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Montreal's homeless are being left out in the cold past curfew

Last Updated Jan 12, 2021 at 7:23 pm EST

MONTREAL – With shelters overcapacity, Quebec’s homeless population is being left in the cold—past COVID-19 curfew.

Some of Montreal’s homeless population and advocates are calling the curfew unfair for the marginalized and at-risk communities.

The province has said Montreal’s nearly 4,000 homeless people could abide by the 8 p.m. to 5 p.m. curfew by going to shelters, but advocates say there’s just not enough room.

“I really want the government to help, putting us through instead of giving us tickets,” said Annisee, a client at The Open Door shelter.

Jessica Quijano, with Iskweu Project and Defund the Police Coalition, calls the situation volatile, specifically with Indigenous shelters.

“Police saying ‘we’ll take you to a homeless shelter or we’ll ticket you’ is actually putting people in harm’s way.”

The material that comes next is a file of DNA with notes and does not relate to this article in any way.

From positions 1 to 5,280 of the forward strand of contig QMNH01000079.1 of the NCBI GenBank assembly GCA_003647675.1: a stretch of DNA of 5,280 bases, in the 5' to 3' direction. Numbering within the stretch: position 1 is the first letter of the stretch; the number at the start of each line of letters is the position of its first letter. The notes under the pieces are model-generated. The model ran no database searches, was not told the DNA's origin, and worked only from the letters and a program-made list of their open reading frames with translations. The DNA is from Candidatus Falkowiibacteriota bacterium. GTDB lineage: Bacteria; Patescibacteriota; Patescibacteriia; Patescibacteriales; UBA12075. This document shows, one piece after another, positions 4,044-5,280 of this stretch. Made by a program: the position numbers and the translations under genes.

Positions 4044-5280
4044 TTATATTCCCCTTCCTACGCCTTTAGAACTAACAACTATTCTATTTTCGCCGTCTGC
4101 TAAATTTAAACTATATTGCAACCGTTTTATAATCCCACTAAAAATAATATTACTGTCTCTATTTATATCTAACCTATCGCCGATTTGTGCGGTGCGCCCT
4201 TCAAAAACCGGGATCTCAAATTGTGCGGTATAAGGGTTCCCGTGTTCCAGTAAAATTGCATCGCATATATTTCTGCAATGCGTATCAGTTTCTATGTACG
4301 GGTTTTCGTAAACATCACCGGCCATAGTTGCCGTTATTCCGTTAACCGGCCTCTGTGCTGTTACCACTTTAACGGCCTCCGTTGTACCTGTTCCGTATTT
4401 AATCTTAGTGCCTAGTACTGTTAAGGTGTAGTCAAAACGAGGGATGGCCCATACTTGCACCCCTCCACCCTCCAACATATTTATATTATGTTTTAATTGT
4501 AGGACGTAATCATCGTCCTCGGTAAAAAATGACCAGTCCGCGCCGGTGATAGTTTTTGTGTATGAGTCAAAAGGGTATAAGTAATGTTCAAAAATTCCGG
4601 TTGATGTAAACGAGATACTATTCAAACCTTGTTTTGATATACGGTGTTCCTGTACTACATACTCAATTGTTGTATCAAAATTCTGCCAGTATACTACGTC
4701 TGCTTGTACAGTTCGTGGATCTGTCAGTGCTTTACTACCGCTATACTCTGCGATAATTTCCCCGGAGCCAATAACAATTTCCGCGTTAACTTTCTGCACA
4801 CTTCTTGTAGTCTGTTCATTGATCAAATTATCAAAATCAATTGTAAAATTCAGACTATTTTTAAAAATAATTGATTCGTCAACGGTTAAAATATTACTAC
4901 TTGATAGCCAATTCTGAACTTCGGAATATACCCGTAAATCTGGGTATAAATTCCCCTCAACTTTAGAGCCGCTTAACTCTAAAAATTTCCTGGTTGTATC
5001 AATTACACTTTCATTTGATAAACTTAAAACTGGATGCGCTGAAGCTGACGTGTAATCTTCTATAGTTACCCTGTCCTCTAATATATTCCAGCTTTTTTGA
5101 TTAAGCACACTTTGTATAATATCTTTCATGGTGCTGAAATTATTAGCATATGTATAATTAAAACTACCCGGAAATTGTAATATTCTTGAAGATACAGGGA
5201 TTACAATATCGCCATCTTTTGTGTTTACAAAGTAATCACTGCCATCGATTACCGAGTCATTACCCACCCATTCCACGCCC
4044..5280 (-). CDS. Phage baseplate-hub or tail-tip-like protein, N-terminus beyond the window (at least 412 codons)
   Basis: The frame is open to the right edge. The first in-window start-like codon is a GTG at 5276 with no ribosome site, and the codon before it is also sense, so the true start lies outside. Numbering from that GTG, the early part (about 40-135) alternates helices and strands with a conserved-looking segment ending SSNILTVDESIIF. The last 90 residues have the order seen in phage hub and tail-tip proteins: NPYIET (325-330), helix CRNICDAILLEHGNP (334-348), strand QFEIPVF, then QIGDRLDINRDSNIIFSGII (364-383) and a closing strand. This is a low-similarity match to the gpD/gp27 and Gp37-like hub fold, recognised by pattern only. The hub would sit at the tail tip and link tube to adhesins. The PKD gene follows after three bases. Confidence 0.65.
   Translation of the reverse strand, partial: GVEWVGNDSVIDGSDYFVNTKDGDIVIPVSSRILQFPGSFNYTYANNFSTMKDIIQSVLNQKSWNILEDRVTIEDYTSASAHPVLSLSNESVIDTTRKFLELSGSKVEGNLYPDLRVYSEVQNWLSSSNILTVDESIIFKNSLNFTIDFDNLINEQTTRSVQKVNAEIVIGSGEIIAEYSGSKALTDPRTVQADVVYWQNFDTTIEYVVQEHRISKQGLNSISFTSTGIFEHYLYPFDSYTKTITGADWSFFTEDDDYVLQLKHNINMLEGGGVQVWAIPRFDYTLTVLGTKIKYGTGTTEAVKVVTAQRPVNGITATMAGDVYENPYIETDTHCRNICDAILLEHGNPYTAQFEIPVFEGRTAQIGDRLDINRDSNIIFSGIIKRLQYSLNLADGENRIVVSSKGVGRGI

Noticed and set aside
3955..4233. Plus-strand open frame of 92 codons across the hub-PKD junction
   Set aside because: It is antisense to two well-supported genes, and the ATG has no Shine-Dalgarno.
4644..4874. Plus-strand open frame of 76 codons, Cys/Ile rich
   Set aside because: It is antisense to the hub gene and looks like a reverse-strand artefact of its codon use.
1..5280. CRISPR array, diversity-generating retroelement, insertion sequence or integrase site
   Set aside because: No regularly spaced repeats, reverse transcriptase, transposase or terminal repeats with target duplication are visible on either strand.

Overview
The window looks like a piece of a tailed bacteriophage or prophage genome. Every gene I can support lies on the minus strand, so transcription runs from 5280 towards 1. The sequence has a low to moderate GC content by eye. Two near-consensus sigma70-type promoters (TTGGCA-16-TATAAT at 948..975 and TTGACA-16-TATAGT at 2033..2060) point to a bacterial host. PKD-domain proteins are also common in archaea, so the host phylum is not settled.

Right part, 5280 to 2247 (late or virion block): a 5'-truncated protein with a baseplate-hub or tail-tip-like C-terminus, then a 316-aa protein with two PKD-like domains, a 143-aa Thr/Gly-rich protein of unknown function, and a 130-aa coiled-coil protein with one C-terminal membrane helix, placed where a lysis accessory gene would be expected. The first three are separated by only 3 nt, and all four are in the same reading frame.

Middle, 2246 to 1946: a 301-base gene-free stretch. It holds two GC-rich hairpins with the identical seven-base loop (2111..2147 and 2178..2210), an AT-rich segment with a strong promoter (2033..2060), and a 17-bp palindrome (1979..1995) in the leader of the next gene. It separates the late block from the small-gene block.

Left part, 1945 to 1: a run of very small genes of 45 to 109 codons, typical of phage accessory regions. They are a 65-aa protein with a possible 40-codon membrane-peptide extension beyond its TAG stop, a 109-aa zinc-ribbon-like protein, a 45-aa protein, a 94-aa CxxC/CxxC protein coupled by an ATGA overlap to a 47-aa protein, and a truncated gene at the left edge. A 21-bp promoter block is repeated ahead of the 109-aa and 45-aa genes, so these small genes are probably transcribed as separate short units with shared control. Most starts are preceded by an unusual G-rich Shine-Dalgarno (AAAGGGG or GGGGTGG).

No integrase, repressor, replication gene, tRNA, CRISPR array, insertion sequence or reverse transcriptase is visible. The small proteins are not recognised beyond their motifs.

And it isn’t always easy to access the available shelters, as some require a document proving a negative COVID-19 test after an outbreak in the community and the holidays led to rising infection rates.

“As homeless people, it’s very hard to get that. It doesn’t make sense” said Annisee.

The executive director of Native Women’s shelter suggests it’s time to call in for back up and bring in the Red Cross or the Canadian army.

The Open Door shelter, which was greenlit to be open 24/7 for the winter, just reopened Monday after shutting down for a few weeks due to plumbing issues and COVID-19 infections in the staff and clients.

Now, the shelter is being told by public health that the capacity of clients allowed has been cut from 65 to 25 and the shelter can’t be open past 9:30 p.m.

“I don’t understand how it could possibly help the public health—sending people already sheltered in place to go out and break the curfew and [be at a greater] risk,” said John Tessier, Interventions coordinator at Open Door.

CityNews reached out to Public Health, but has yet to receive a response.

“They are not the ones that have to look at people they love and care about and who they serve on a daily basis and tell them to leave, get out at 9:30 p.m., past the curfew, and take a chance getting a ticket,” said Tessier.

Premier Francois Legault said there were about 122 stops on the first weekend of curfew involving homeless people, with only one person receiving a $1,550 ticket. Montreal police said that fine was written as a last resort.